Inflation-adjusted orange juice prices up 12 percent over 20 years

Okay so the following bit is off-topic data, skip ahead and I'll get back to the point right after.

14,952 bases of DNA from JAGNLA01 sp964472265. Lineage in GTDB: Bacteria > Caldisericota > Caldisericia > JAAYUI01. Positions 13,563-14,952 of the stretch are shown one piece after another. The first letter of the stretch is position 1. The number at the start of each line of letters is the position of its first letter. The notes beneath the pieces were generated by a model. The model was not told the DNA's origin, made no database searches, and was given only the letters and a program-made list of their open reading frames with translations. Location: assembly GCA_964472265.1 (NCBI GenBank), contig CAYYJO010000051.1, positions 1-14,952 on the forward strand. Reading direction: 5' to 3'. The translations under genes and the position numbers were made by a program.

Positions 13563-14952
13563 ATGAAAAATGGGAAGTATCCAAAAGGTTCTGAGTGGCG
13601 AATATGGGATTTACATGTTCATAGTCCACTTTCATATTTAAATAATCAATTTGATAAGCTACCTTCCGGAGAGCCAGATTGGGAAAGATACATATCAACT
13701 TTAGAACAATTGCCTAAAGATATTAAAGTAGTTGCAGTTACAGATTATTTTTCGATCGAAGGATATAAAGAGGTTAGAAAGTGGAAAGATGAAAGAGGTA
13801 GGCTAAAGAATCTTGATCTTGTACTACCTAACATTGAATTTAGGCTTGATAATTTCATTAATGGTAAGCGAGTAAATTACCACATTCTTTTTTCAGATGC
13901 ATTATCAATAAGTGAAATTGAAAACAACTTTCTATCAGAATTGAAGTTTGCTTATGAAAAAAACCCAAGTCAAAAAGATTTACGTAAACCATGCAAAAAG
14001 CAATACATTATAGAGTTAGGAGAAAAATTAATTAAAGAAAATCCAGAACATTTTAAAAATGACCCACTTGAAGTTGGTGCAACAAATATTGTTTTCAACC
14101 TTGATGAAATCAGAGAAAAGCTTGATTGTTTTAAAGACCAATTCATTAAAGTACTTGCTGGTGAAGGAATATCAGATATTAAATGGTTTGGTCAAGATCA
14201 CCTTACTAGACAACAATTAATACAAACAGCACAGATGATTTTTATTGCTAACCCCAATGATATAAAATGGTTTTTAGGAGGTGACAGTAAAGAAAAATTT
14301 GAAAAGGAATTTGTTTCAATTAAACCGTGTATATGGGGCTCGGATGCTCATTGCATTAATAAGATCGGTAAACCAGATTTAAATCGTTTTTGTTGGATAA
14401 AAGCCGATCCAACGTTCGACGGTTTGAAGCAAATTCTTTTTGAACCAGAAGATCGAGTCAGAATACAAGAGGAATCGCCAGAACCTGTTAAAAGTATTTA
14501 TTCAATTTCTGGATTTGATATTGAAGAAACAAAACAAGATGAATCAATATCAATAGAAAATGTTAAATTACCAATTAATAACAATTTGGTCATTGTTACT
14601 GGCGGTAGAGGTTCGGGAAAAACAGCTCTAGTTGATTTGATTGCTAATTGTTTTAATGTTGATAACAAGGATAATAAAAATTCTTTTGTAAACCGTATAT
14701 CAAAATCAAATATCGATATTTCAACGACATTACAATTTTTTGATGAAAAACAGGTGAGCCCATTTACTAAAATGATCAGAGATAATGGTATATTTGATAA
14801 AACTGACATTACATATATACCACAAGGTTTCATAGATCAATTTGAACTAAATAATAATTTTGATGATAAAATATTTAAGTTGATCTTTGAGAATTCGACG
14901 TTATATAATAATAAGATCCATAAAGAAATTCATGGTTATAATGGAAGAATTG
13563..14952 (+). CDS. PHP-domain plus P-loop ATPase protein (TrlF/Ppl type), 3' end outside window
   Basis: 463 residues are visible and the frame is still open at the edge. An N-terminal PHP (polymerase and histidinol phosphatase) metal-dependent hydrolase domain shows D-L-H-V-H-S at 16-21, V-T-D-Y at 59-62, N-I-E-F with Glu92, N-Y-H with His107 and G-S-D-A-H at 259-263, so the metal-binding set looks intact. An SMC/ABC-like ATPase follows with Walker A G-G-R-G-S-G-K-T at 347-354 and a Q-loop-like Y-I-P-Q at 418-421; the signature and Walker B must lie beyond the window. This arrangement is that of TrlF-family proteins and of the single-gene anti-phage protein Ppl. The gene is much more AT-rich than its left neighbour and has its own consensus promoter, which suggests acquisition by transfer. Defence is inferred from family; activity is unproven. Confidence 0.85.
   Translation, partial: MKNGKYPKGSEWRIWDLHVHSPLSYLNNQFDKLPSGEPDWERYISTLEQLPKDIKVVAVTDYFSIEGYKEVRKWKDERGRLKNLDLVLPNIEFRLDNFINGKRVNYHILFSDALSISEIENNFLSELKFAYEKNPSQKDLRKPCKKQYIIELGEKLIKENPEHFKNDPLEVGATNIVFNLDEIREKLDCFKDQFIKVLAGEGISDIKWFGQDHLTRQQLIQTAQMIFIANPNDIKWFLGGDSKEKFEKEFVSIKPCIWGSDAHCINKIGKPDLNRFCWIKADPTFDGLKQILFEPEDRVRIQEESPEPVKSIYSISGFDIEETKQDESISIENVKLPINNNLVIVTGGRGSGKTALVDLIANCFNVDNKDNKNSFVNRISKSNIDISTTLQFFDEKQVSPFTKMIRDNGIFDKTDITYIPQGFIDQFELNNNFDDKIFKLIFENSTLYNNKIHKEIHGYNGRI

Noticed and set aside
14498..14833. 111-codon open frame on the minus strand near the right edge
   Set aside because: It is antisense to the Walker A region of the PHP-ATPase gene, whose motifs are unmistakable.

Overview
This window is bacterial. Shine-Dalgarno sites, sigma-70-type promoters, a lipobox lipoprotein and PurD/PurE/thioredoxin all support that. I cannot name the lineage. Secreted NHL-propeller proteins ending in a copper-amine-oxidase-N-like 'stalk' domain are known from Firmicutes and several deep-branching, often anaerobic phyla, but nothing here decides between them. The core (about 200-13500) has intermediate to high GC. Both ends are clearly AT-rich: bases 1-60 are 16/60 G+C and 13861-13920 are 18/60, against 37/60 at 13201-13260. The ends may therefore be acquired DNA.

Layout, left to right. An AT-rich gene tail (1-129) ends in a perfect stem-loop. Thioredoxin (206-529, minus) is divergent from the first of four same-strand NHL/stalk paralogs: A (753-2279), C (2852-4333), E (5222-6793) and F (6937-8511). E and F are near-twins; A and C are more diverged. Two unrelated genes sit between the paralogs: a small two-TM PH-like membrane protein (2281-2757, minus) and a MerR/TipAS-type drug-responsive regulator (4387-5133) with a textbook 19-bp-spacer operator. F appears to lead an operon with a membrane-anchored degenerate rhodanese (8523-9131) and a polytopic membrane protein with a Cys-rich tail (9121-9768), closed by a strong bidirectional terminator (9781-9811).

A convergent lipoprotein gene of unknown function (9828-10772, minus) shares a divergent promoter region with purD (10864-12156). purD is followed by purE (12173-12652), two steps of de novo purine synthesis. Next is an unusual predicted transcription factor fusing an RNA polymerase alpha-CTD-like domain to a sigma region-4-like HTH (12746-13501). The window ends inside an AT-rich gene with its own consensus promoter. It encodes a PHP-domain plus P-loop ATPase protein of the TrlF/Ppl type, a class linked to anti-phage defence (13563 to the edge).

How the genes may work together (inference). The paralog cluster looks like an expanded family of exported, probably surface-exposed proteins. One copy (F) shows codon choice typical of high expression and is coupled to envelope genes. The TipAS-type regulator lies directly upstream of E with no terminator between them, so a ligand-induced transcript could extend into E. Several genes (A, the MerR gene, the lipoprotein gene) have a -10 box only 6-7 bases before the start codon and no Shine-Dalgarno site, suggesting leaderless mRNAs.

Orange juice, once a staple beverage in many U.S. households, has experienced a steady decline in consumption over the last two decades. While waning consumer demand has played a role, decreased domestic orange production has also negatively impacted per capita availability, a proxy measure for consumption. Orange juice imports from Brazil and Mexico have tempered some of this decline, however, availability of orange juice has fallen from about 5 gallons a person in the 2000/01 marketing year to a forecast of 2 gallons per person in 2022/23. Most oranges grown for the processing/juice market in the United States are harvested in Florida. In recent years, Florida’s citrus crop has suffered from disease and extreme weather events, resulting in smaller orange harvests. Reduced supply has contributed to generally higher orange juice prices. However, adjusted for inflation, prices for frozen concentrated orange juice and not from concentrate (the two main categories) increased at comparatively modest rates between 2000/01 and 2021/22. The price of frozen concentrated orange juice rose by 5 percent over 20 years, while orange juice not from concentrate rose by 12 percent over the same period. The modest increase in the real price highlights the impact of declining demand, somewhat muting the price effect associated with lower supply. This chart is based on the USDA, Economic Research Service (ERS) Fruit and Tree Nuts Outlook Report, released September 2023, and data from the ERS Fruit and Tree Nuts Yearbook and Price Spreads from Farm to Consumer.
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